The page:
We revise our 2Q18 growth forecast to 4.5% from 4.0% but maintain our full-year growth forecast at 4.0%. Firmer GDP growth is positive for the Thai baht (THB) but weakening external payments are negative
Thailand’s activity data for the second quarter of 2018- the June manufacturing and current account balance- surprised on the upside, signalling that it was a better quarter for GDP growth than we expected. While the government agencies, the finance ministry, and the central bank, have been upgrading their growth forecasts for 2018, we retain our 4% forecast for this year. Absent central bank (BoT) policy support, and with weakening external payments, the Thai baht (THB) should continue its depreciation trend for the rest of the year, although with some stabilisation in July.
Taiwan's GDP surpassed our expectations, which is why we marginally revise our annual forecast to 2.48%. But if the trade war continues to escalate, we expect export-related manufacturing activities to slow. This time, Taiwan will have fewer measures to help itself from falling
Taiwan's GDP came in at 3.29% year on year in 2Q18, surprisingly up from 3.02% in 1Q, surpassing our forecast of 2.8% and consensus 2.9%. However, the surprising growth doesn't imply a strong economy in fact, quite the opposite.
The main reason for the higher GDP growth was simply that import growth was smaller which reflects that exporters were cautious to import materials for manufacturing and therefore export growth should slow down too in the coming months. The cautious behaviour is probably due to rising concerns about the bilateral trade war between Mainland China and the US.
Due to the strong 2Q GDP growth, we revise our 2018 GDP growth to 2.48% from 2.4%.
Every component in the GDP breakdown experienced slower growth than in 1Q18, but due to the negative nature of imports, the headline numbers look good. Consumption, government spending and exports all exhibited slower growth, and investment continued to shrink even more negatively than in the first quarter.
The interest rate is already at a low level of 1.375%, so there is little room for the central bank to cut rates any further. The slower government spending shows that fiscal stimulus, if any, would be small.
So, given that business owners cannot rely on fiscal or monetary policies, Taiwan's manufacturers have to find a way to save themselves - better to manufacture substitute goods for Chinese exporters. But this won't be easy either, especially when the trade war escalates to the extent that it affects the job market and global demand and inflation.
In short, Taiwan's economy looks somewhat shaky at the time of this bilateral trade war between China and the US.
Has the Bank of Japan strengthened its commitment to reaching the 2% inflation target or conceded defeat in getting there anytime soon? Absent a departure from an ultra-easier monetary policy stance, the 10-year JGB yield should retrace its recent spike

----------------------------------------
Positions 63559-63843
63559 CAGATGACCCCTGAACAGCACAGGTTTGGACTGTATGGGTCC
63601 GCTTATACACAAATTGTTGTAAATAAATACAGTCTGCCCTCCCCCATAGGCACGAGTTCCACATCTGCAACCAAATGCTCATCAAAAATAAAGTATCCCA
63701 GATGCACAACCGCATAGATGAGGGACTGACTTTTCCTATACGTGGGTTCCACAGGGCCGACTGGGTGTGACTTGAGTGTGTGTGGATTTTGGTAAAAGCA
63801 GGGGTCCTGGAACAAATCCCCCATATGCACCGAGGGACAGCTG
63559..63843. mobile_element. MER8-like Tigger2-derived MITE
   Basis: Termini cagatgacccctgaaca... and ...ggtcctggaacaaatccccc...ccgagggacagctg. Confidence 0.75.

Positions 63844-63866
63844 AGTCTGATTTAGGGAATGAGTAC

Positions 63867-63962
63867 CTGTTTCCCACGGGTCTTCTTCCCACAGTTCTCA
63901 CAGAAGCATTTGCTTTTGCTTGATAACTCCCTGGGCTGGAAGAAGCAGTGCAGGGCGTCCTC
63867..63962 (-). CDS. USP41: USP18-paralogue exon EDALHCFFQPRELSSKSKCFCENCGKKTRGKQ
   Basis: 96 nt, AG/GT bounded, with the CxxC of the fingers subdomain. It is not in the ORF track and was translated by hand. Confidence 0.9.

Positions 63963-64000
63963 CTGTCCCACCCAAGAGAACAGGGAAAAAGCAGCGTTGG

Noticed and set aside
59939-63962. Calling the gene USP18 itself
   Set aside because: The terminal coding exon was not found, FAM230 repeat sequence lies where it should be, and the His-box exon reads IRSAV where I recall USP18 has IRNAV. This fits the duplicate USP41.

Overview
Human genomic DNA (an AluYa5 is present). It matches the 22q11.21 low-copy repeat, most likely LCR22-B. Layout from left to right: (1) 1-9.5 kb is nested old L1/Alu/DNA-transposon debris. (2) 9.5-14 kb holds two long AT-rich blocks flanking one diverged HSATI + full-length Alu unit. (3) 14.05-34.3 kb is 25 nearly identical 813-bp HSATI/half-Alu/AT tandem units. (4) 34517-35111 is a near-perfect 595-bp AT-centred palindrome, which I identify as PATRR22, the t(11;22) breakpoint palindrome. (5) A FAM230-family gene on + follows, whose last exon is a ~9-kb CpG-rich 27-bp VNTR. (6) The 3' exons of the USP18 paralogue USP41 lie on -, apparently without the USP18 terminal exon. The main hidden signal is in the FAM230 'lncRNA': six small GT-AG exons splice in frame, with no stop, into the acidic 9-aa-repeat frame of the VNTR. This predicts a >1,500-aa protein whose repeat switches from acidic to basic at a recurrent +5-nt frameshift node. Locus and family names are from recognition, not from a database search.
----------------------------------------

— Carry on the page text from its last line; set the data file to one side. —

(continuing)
As widely expected, there was no change to the Bank of Japan’s ultra-easier monetary policy stance, though today’s policy meeting wasn’t a complete non-event. There were some policy alterations aimed at enhancing the sustainability of its monetary policy, with more flexible market operations towards the price stability target of 2%. But the changes were subtle.
As we expected, the BoJ didn't abandon its inflation target nor was there any reduction in the asset purchases pace, both having grossly underperformed the 2% and JPY80 trillion targets, respectively.
Slower growth and rising inflation put the Bank of Korea's policy in limbo, supporting our forecast of no policy change through mid-2019
Forward-looking Korean confidence indicators paint a picture of dim growth for the coming months, while inflation continues on an uptrend. These developments put the central bank's policy in limbo. We aren’t forecasting any change to the 1.50% BoK policy rate through mid-2019.
Both manufacturing and non-manufacturing PMI point to expectations of slower export-related activities, including logistics. Luckily, domestic services are still holding up well
Both manufacturing and non-manufacturing PMI point to concerns about the trade war impact on businesses. This is just the beginning of the trade war. If the 25% tariff on $16 billion worth of goods starts on 1 August, it will only get worse for exporters and related businesses. We believe that this would make the yuan even weaker. Our USDCNY forecast is at 7.0 by the end of 2018.
Regarding manufacturing PMI, new export orders stayed at 49.8 in July, the same as June but imports fell to below 50 at 49.6 from June's 50.0. Although domestic orders are still holding up steadily at 52.3, the figure is still lower than last month’s 53.2. The survey indicates that worries of an escalating trade war have fed through export manufacturers to domestic manufacturers via the supply chain.
The non-manufacturing PMI also fell, from 54.0 to 53.0, mainly reflecting the fall in demand for production-related services and logistics, which fell by 1.9 and 5.7 points, respectively to 55.8 and 52.8. The steep fall in logistic services implies that exports and imports could slow down in the midst of a trade war.
Luckily, the domestic consumption related manufacturing PMI rose 0.6 points to 52.4, which indicates domestic consumption is still strong, and has yet to feel the heat of the trade war.
Weak China PMI in July is a sign of trade war impact already kicking in, while the US is gearing up for the next round of tariffs on $200bn of Chinese imports